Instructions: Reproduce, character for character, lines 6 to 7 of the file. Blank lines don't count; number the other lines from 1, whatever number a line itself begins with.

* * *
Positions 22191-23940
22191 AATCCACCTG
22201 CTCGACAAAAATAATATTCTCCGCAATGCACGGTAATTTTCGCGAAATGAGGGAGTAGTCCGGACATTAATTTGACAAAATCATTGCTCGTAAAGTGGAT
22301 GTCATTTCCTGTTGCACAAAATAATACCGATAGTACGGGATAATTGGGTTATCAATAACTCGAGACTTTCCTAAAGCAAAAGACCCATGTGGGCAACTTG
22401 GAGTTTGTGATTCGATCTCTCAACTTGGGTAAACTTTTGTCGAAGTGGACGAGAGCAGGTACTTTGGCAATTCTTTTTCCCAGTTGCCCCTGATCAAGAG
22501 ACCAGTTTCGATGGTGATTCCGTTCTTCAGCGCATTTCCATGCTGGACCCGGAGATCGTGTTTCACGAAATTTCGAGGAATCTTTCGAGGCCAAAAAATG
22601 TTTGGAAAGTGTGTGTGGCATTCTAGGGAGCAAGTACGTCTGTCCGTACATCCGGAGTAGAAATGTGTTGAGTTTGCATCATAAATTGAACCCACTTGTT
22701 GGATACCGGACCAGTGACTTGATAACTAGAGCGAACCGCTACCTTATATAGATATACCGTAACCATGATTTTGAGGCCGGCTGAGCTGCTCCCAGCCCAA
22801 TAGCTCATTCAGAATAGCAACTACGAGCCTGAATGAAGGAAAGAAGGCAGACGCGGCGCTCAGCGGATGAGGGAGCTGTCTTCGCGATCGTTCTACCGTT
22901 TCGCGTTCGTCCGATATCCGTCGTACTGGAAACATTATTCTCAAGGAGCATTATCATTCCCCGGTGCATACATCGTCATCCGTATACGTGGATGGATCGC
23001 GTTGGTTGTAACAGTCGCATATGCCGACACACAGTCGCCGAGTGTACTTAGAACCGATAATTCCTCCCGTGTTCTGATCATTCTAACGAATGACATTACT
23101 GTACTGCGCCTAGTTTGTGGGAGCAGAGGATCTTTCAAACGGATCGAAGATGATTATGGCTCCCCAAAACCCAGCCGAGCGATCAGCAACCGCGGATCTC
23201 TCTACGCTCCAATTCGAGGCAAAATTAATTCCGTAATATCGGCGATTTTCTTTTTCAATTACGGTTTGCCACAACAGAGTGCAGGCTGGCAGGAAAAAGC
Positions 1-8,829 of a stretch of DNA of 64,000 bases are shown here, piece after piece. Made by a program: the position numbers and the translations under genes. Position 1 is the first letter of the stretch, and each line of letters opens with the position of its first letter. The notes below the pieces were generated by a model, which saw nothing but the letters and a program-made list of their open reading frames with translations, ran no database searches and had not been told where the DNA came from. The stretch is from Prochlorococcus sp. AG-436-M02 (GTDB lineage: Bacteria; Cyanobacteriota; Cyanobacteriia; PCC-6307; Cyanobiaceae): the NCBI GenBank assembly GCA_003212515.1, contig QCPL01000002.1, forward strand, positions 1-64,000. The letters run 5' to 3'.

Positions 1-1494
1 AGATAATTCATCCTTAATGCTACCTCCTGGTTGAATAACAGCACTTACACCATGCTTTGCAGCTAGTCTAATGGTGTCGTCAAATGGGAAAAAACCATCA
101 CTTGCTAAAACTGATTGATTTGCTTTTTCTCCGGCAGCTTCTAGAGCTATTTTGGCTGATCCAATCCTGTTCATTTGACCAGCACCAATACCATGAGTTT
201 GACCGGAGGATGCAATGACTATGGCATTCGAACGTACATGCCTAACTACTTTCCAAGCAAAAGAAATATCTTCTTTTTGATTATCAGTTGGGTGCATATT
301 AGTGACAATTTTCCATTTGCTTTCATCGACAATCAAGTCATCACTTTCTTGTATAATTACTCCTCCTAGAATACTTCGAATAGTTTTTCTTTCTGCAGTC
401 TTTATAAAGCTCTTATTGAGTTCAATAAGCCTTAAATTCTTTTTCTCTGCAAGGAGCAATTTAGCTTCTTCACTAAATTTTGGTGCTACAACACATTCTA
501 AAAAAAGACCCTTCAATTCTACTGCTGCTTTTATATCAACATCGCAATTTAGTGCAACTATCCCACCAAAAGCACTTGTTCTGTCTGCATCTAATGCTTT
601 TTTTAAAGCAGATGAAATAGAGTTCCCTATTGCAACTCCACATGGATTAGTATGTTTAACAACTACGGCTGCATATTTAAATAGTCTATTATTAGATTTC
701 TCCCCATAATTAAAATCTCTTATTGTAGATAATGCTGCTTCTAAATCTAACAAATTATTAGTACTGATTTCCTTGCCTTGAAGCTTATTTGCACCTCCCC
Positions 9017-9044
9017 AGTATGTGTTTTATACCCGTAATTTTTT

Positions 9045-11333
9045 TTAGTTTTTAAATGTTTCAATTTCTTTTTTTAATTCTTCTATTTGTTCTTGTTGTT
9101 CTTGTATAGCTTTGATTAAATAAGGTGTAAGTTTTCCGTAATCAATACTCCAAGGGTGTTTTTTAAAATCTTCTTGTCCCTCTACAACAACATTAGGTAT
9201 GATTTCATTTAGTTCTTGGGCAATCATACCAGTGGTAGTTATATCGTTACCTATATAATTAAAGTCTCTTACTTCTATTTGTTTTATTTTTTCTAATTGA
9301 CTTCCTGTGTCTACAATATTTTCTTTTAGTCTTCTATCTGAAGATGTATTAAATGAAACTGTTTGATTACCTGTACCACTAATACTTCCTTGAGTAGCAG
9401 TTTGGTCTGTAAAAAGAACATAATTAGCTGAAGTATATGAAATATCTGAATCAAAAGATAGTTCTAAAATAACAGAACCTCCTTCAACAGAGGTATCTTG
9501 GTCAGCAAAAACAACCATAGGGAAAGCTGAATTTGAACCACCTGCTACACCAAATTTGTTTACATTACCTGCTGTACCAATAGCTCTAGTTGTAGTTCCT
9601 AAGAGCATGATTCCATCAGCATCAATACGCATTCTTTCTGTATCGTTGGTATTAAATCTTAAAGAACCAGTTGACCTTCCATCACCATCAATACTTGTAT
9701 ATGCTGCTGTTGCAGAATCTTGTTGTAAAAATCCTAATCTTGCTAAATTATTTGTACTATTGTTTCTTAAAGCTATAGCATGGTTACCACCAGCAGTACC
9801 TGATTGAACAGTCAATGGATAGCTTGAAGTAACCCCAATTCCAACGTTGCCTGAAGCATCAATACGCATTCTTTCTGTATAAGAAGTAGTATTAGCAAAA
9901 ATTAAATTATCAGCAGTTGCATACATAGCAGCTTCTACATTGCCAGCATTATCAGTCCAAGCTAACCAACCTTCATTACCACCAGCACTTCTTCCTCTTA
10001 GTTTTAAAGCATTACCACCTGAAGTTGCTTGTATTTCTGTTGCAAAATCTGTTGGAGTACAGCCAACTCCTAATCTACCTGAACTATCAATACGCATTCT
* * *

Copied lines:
22501 ACCAGTTTCGATGGTGATTCCGTTCTTCAGCGCATTTCCATGCTGGACCCGGAGATCGTGTTTCACGAAATTTCGAGGAATCTTTCGAGGCCAAAAAATG
22601 TTTGGAAAGTGTGTGTGGCATTCTAGGGAGCAAGTACGTCTGTCCGTACATCCGGAGTAGAAATGTGTTGAGTTTGCATCATAAATTGAACCCACTTGTT